Fitness Tips

5 Core Exercises for Runners That Also Benefit Every Type of Athlete Out There

Rachel Lapidos


It can be fun to work your core because you get to experience that satisfying after-burn in your torso—but having a strong mid-section is actually important to your overall strength (even including how well you move). “It helps you be a better runner, a faster runner, and a better athlete overall,” says Nike Master Trainer and run coach Traci Copeland, who is bringing us a runner core workout that’ll actually benefit every type of fitness fan.

“Your core is essential for everything that you do, because it helps to stabilize your pelvis, your hips, and your lower back, so you have to have core strength to keep you nice and lifted,” says Copeland in this week’s episode of Good Moves. One of the best parts about training your abs muscles is that you are usually strengthening other muscles as you do so. “The great thing about your core is that you’re not just training it by itself—it’s usually being trained along with your hip flexors, or your abductors,” says Copeland, nodding to just two examples.

Ready to strengthen your abs (and your hips, your legs, and your arms)? Keep scrolling for Copeland’s workout, which you can do wherever you are—all you’ll need is a mat and a dumbbell (though you can do it without a weight).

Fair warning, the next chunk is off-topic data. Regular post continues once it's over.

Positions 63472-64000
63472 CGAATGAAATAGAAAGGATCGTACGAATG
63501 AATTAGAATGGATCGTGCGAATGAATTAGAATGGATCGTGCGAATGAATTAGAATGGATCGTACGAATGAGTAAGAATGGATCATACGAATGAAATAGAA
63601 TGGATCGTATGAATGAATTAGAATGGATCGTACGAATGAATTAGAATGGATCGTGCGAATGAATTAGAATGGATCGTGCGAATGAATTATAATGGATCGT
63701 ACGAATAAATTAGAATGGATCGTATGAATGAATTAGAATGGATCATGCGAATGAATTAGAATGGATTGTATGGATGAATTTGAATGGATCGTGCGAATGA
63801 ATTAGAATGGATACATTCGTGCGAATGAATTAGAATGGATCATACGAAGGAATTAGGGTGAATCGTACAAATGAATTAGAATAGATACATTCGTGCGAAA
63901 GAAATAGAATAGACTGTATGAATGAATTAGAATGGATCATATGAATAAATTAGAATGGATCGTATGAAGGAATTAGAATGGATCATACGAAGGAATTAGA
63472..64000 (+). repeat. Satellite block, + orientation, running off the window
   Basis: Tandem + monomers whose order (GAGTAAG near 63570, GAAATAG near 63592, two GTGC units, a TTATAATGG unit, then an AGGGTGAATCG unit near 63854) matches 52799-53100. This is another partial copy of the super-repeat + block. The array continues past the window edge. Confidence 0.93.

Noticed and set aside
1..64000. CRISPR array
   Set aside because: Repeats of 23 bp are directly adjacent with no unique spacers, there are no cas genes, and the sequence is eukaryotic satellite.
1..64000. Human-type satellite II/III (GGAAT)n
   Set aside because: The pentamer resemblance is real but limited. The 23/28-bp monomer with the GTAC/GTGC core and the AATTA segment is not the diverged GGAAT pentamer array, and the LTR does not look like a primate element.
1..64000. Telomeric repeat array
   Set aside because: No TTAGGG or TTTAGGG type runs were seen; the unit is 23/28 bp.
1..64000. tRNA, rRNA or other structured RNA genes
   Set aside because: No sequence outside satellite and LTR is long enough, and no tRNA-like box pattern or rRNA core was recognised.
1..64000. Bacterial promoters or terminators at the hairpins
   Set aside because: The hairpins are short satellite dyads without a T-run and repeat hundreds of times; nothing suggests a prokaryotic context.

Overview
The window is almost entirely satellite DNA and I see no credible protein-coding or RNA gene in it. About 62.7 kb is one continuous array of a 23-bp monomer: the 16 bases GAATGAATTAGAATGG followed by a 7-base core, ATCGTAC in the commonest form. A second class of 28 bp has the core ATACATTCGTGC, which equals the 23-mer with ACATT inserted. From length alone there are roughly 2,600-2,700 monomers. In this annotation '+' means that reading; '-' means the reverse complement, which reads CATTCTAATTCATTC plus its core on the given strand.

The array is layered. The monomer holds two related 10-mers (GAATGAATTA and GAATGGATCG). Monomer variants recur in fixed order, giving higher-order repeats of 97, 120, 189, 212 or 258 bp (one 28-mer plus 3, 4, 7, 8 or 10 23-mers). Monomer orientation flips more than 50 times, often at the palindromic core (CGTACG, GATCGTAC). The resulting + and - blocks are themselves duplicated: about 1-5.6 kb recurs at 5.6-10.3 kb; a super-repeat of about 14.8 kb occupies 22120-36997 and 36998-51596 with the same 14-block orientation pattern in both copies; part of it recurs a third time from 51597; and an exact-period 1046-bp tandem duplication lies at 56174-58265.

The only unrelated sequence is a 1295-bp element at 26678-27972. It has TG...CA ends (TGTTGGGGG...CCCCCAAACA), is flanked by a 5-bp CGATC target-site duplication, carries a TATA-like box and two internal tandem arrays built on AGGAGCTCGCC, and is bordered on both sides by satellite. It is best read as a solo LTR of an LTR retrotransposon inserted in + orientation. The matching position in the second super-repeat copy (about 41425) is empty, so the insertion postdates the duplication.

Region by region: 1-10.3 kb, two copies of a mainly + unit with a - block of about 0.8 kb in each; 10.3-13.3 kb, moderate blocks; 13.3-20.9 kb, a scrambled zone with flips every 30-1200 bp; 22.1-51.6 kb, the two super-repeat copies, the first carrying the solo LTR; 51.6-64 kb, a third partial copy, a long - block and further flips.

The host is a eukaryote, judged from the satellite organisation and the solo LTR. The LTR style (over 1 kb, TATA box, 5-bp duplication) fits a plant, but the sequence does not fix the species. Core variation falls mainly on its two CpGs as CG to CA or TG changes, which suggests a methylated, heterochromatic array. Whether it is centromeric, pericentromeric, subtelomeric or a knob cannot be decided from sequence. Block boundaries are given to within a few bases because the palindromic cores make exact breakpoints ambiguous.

Try this circuit of core exercises for runners

Cycle through three rounds of the moves below, and do each move for 30 seconds.

Rainbow: Seated on the mat, take your hands behind your hips, knees bent, and feet lifted off of the ground. Lift your legs up and around, moving them side to side in a rainbow shape. If you’re feeling up for a challenge, you can straighten your legs, or you can keep them slightly bent if you want to pace yourself. Keep your lower abs pulled in as you move back and forth.

Side plank with leg lift—right: Come onto your forearm, making it parallel to the front of your mat. Stack your feet as you place your body in a straight line, stack your feet, and lift your top arm all the way up. Once you’re stable, keep your core engaged as you lift that top leg up and down. Make sure you’re not sagging in the bottom hip, and keep your hips completely stacked. If the leg lift is too much, you can do an isometric hold in the side plank. For added intensity, you can hold a weight in your top hand.

Switch to do a side plank on the other side.

Flutter kick: Lying on your back, put your hands behind your head and lift your legs off of the ground. Keep your lower abs connected, then kick both legs up one after the other towards the sky. If you feel an arch in the lower back, you can bring your hands underneath your glutes. Keep your neck lifted.

Forearm plank + side step: Come onto your forearms into a forearm plank, elbows underneath your shoulders and back straight. Tap your right leg out to the right, bring it in, then tap your left leg out, and switch. Make sure your hips aren’t too high or low, and keep extra pressure off of your lower back.

Weighted wood chop—right: In a seated position with your legs in front of you, grab a dumbbell and twist to your right hip, then explode it overhead to your left side on a diagonal. Keep your abs drawn in and bring the weight slowly down, then explode back up. If the weight is too intense, you can do the exercise without it.

Switch sides, doing a weighted wood chop on the left. Then go through the entire cycle two more times. 

Also try this runner butt workout that’ll burn out your glutes in just 10 minutes. And be sure to cycle through these cool-down stretches when you’re finished sweating.

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